Born in 1956
Lives and works in Brussels
Michael François presents his two year old daughter with a 10 kg block of chocolate which she attacks with vigour. He documents this attack and her embrace and later displays the block – or what remains of it, teeth marks and all – in a gallery setting. Likewise he requests the preservation of a lithographic stone from which animals which are native to New Zealand have been printed.
The photos and objects are leftovers and witness to a human interaction with the environment, a physical one at that. Even his sculptures, at first sight abstract are witness to a human physical impact, the dimensions may be an arm span, or the impression of a fist in clay. Even human relations are documented through physical impact. His wife’s bare shoulder bears an infinity sign. This too is photographed.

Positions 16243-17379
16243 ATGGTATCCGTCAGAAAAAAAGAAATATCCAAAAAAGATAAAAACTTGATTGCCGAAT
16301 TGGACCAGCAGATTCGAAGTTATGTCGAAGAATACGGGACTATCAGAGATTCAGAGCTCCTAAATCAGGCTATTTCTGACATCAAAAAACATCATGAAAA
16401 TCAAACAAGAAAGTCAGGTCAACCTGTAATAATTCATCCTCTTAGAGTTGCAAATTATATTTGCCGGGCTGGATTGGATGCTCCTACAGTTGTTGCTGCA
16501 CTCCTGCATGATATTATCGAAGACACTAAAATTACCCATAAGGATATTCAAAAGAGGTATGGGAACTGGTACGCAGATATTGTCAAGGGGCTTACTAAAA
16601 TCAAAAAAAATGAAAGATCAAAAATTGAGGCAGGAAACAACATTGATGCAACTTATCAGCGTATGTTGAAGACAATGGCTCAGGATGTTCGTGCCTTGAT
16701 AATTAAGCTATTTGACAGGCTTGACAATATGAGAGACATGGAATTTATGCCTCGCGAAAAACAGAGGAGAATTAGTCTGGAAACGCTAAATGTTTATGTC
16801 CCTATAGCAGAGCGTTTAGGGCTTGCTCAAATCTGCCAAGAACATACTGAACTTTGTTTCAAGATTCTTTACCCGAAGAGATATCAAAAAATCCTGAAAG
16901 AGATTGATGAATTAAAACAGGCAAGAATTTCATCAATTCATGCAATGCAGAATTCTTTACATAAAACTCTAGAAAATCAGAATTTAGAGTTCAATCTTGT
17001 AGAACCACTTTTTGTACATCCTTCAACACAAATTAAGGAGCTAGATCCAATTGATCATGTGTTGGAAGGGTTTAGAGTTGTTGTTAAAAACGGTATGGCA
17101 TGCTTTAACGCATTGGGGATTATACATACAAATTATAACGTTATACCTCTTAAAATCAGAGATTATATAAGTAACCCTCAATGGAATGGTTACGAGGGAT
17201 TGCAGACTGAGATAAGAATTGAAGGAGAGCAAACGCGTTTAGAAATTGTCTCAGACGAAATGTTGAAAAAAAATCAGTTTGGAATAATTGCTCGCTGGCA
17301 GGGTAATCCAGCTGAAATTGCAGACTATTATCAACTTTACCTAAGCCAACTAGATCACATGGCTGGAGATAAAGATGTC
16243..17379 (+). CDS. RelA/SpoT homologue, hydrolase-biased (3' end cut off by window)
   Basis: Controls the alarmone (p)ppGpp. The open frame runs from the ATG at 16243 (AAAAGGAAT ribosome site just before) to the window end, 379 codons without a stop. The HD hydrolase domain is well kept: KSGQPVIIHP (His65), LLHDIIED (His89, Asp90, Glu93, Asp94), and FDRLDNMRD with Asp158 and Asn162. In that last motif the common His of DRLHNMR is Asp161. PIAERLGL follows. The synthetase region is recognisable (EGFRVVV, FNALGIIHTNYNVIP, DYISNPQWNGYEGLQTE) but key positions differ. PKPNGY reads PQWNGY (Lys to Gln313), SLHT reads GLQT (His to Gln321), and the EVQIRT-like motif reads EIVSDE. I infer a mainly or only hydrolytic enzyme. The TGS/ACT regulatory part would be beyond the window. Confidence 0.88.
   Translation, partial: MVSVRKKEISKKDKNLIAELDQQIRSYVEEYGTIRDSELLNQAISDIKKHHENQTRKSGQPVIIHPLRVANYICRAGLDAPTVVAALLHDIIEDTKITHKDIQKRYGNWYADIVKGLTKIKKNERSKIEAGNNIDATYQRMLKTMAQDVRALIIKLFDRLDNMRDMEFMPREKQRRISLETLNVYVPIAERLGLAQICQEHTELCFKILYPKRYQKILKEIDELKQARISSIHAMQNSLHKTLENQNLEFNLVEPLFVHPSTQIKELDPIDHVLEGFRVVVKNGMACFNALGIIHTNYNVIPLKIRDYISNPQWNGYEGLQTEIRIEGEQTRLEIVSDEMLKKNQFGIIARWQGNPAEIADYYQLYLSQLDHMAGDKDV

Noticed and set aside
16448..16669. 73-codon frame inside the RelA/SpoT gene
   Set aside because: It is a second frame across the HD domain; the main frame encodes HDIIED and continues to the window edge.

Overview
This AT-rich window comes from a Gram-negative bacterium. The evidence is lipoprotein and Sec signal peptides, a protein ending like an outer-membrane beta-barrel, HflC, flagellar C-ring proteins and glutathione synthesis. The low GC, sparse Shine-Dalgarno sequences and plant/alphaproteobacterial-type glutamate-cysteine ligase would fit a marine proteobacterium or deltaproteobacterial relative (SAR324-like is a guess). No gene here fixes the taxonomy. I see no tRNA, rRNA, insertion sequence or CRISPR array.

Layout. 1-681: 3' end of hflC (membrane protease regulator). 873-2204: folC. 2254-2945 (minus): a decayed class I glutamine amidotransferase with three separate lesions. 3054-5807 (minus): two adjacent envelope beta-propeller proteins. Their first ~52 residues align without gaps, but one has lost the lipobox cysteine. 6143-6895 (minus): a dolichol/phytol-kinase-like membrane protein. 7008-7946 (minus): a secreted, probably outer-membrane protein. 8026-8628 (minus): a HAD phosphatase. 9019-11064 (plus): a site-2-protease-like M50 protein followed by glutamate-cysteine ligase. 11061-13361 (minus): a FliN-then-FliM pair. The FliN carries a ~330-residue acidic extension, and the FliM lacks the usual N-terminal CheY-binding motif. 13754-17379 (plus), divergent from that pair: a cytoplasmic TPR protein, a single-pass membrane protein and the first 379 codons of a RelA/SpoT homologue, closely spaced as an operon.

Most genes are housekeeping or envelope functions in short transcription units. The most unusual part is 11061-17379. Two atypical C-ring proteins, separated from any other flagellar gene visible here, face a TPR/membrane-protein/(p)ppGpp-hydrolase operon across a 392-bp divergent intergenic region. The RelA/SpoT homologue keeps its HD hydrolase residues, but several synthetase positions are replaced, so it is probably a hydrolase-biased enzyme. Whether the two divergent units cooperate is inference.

The images and dimensions projected are simple, direct, intimate and infinitely human. As is his approach. To the moment of completion of a project he is nervous and doubtful. Is there too much or too little? Is this enough? Is it right? He angers when asked to sign these works, he considers any element or even convention is insulting to the integrity of the experience, not only of the artwork itself but also to the memory of the situation and the moment of its creation.